Corporate United's Clevenger cautions against forcing the GPO into a box and limiting its power. "It is true that matching a sourcing strategy to a category is the most important point when implementing a GPO solution," he says, "but that makes it no different from any sourcing solution. The value of GPOs goes beyond the non-strategic, non-core … high-cost categories. Companies that are utilizing GPOs to manage indirect spend are unlocking value in dozens of smaller-cost categories that have historically gone un-sourced and under-managed. Despite their size, in aggregate the savings [add up to] millions across the enterprise. Furthermore, the GPO is most valuable for its ability to proactively manage agreements, not just for the leverage they provide initially. A GPO that fails to deliver ongoing value is of little to no incremental improvement over managing the category internally."

What Will Be the GPO Future?

When reflecting on GPOs' impact and their role in the market, Tim Minahan gives an insightful overview. "The adoption of GPO services has been accelerated as enterprises look to focus on core competencies — including direct materials procurement — and are more open to outsourcing non-core competencies, such as indirect procurement, to third-parties that can offer greater economies of scale, better performance and improved pricing. In addition, GPOs and other outsourcers often are in a better position to drive compliance due to governance structures that involve C-level executives and business unit heads and that have measurable compliance goals, incentives and penalties attached to them."

Beyond member pricing, users of GPOs have contract category suggestions for the future. Carter, of Syngenta, says, "Group buying could be the most useful for us in the area of employee benefits. However, this is a newly emerging area for group purchasing organizations, and the current offerings are limited." Syngenta is interested in this area as they are a process manufacturing business and their employment level is relatively low compared to most companies with similar sales. As a result, their weakest "buying position" is in goods and services related to employment levels.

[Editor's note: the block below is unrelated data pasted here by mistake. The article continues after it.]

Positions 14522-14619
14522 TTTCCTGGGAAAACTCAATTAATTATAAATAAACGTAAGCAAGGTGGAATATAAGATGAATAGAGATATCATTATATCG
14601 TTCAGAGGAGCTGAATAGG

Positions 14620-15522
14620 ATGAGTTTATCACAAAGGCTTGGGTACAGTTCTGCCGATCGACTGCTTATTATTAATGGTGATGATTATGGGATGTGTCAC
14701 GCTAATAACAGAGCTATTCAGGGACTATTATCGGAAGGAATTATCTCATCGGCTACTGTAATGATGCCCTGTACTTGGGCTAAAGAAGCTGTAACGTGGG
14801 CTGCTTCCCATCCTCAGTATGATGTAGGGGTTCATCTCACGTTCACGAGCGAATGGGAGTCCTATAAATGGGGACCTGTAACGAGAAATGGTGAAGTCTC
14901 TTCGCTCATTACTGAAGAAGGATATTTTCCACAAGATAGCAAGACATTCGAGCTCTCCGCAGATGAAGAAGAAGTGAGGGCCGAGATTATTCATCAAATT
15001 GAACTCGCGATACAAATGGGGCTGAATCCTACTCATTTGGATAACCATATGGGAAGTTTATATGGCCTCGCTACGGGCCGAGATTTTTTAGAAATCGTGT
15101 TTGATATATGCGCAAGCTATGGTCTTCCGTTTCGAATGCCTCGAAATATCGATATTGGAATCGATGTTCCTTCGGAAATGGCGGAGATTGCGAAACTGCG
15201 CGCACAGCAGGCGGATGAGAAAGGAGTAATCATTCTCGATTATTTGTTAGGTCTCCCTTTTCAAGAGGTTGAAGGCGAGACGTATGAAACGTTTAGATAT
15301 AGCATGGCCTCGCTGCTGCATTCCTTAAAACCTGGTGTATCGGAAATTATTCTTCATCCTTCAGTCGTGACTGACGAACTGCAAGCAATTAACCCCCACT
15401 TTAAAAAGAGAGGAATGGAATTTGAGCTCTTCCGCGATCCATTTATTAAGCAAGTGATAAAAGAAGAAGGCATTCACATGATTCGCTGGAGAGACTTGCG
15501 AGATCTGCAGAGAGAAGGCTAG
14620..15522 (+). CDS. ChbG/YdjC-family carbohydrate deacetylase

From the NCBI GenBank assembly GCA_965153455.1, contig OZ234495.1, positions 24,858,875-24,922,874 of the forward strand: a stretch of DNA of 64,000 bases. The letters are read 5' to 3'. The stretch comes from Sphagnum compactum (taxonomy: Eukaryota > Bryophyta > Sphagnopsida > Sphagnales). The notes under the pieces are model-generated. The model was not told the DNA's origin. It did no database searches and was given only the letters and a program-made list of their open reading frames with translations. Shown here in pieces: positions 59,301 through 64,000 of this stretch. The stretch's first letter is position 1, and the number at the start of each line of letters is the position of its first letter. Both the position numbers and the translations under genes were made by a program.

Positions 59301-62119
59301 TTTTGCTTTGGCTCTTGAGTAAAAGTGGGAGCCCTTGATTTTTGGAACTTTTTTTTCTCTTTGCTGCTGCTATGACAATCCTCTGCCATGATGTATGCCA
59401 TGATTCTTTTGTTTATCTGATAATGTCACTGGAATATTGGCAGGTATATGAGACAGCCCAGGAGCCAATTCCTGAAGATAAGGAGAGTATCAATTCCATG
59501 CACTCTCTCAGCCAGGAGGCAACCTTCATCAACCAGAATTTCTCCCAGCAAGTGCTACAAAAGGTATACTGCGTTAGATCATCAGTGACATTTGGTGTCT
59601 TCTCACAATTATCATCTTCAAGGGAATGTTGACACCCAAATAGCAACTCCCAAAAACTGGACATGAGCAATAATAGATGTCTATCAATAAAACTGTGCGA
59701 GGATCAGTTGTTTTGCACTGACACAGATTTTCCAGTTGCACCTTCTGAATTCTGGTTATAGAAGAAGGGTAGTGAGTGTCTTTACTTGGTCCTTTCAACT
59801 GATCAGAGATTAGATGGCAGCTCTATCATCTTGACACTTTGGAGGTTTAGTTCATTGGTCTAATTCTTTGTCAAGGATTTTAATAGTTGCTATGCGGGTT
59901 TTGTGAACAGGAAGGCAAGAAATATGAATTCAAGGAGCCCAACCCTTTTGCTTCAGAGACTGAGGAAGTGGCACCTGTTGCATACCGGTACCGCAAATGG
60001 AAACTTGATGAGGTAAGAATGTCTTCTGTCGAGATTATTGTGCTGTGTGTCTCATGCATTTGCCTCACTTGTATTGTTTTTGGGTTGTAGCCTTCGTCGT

Holliday-Levy advocates the same. "I would like LSN to provide other categories for us to spend through, and they're looking at them right now — for example, security," she says. Her company's interest in the GPO was originally driven by Sigma-Aldrich's current chief financial officer, who was previously vice president of her department. "We got started with LSN on a reverse auction and were able to witness immediate cost savings. It made sense to take it the next step."

Hubbell's Northup also suggests GPOs provide more communication about new initiatives and obtain more frequent feedback from GPO members concerning supplier performance.

Several of those interviewed identified two major predictions for GPOs: GPOs eventually will need to leverage offshore outsourcing for non-core "req-to-pay" functions, including purchase order processing and accounts payable entry. Plus, GPOs must focus on value-added opportunities beyond leveraging spend.

All those interviewed indicated they intend to continue pursuing the opportunities of the GPO to retain sourcing staff attention on more strategic and core functions. "As long as we are being adequately serviced by the GPO, especially if it can offer additional value other than pure price advantage, we'll continue to use the tool," says the strategic sourcing professional who wished to remain anonymous.

Part of why GPOs are now thriving relates to supply management's status within companies trying to protect their margins. Those companies that have recognized the value of total cost management in the mix of overall competitive strategies will always elevate the supply management function. Hackett's Mitchell says world class supply management is inherently a business process outsourcing driver. And organizations like Accenture, Ariba, A.T. Kearney, and IBM have pushed business process outsourcing hard as part of their overall supply management marketing efforts.